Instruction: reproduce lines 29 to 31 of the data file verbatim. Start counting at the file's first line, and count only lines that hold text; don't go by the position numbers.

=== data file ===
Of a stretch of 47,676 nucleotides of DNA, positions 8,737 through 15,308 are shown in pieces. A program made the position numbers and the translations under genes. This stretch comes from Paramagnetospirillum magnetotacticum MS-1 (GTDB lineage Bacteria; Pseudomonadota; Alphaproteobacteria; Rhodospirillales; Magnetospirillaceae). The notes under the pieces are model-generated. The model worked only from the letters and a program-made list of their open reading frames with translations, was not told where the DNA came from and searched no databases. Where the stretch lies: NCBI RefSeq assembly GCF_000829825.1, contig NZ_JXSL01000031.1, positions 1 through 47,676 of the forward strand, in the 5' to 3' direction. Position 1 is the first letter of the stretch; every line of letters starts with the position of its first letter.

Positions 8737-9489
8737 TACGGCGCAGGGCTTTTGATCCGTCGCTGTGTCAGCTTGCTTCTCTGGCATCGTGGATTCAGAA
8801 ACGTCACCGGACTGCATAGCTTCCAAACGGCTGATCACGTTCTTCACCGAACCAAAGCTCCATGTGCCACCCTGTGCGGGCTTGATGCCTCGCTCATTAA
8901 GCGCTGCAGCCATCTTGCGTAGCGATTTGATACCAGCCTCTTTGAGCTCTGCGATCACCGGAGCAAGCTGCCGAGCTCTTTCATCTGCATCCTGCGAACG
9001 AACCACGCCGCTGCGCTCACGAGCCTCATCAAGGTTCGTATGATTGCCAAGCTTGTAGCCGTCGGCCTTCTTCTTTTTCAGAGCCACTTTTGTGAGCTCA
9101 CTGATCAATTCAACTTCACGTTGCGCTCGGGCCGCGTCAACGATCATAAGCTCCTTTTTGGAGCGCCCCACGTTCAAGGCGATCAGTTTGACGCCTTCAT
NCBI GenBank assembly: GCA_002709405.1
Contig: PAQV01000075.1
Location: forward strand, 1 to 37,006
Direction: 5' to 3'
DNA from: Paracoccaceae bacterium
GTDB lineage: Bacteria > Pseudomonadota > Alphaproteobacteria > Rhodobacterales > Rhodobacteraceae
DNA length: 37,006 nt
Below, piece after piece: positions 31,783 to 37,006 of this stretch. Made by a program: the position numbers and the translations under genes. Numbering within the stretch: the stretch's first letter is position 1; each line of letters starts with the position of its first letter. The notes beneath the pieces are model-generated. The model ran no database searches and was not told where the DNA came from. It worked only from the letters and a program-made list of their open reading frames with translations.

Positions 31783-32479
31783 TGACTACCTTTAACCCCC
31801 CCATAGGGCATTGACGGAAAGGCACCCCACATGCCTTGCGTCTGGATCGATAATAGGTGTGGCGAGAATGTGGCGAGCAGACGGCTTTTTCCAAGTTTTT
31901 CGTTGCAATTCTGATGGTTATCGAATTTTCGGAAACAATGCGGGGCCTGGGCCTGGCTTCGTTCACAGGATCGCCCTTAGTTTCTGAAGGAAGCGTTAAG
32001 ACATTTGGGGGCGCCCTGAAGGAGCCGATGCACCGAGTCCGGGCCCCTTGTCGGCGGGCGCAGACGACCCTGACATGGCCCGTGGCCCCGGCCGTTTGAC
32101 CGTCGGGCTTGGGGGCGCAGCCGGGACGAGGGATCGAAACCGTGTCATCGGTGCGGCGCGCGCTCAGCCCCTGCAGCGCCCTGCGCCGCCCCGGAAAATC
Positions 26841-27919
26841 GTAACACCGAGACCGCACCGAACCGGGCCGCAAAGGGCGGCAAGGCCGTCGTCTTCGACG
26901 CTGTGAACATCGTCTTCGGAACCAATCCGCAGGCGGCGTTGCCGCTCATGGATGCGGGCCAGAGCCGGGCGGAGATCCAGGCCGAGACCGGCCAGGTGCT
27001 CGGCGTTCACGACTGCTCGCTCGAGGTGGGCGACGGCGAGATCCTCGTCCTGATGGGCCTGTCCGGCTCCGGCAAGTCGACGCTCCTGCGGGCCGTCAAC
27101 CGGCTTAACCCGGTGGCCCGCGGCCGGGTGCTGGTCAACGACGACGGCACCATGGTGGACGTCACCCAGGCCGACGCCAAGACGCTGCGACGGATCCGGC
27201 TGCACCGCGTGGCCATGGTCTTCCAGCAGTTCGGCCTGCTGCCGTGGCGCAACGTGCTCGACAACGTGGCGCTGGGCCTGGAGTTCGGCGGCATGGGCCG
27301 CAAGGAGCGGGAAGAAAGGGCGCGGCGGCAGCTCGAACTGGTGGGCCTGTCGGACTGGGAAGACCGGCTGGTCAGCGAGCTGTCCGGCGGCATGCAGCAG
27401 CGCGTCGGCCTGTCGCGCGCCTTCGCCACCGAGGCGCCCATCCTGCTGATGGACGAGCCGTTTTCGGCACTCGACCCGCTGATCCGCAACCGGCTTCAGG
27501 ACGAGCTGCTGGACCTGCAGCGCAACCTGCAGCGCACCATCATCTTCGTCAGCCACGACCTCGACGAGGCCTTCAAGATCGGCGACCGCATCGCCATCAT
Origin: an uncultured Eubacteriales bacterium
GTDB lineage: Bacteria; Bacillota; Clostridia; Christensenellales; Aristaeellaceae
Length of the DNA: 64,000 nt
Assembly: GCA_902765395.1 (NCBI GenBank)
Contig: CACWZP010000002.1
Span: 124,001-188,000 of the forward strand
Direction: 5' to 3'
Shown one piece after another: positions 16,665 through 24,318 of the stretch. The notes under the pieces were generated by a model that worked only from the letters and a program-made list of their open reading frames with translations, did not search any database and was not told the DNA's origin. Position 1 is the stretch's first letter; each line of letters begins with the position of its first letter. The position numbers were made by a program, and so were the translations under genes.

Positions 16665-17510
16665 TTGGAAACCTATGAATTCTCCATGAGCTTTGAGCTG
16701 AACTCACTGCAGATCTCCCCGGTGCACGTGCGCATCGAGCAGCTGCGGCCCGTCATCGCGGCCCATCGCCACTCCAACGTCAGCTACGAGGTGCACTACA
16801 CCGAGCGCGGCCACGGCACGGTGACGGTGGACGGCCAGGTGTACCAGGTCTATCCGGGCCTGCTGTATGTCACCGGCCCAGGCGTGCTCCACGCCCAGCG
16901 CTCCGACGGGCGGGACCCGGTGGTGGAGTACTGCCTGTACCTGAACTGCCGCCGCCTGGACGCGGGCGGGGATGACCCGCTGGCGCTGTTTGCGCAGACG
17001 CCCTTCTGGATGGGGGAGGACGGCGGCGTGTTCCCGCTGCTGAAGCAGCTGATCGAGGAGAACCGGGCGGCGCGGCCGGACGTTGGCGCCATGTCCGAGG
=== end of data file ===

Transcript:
27401 CGCGTCGGCCTGTCGCGCGCCTTCGCCACCGAGGCGCCCATCCTGCTGATGGACGAGCCGTTTTCGGCACTCGACCCGCTGATCCGCAACCGGCTTCAGG
27501 ACGAGCTGCTGGACCTGCAGCGCAACCTGCAGCGCACCATCATCTTCGTCAGCCACGACCTCGACGAGGCCTTCAAGATCGGCGACCGCATCGCCATCAT
Origin: an uncultured Eubacteriales bacterium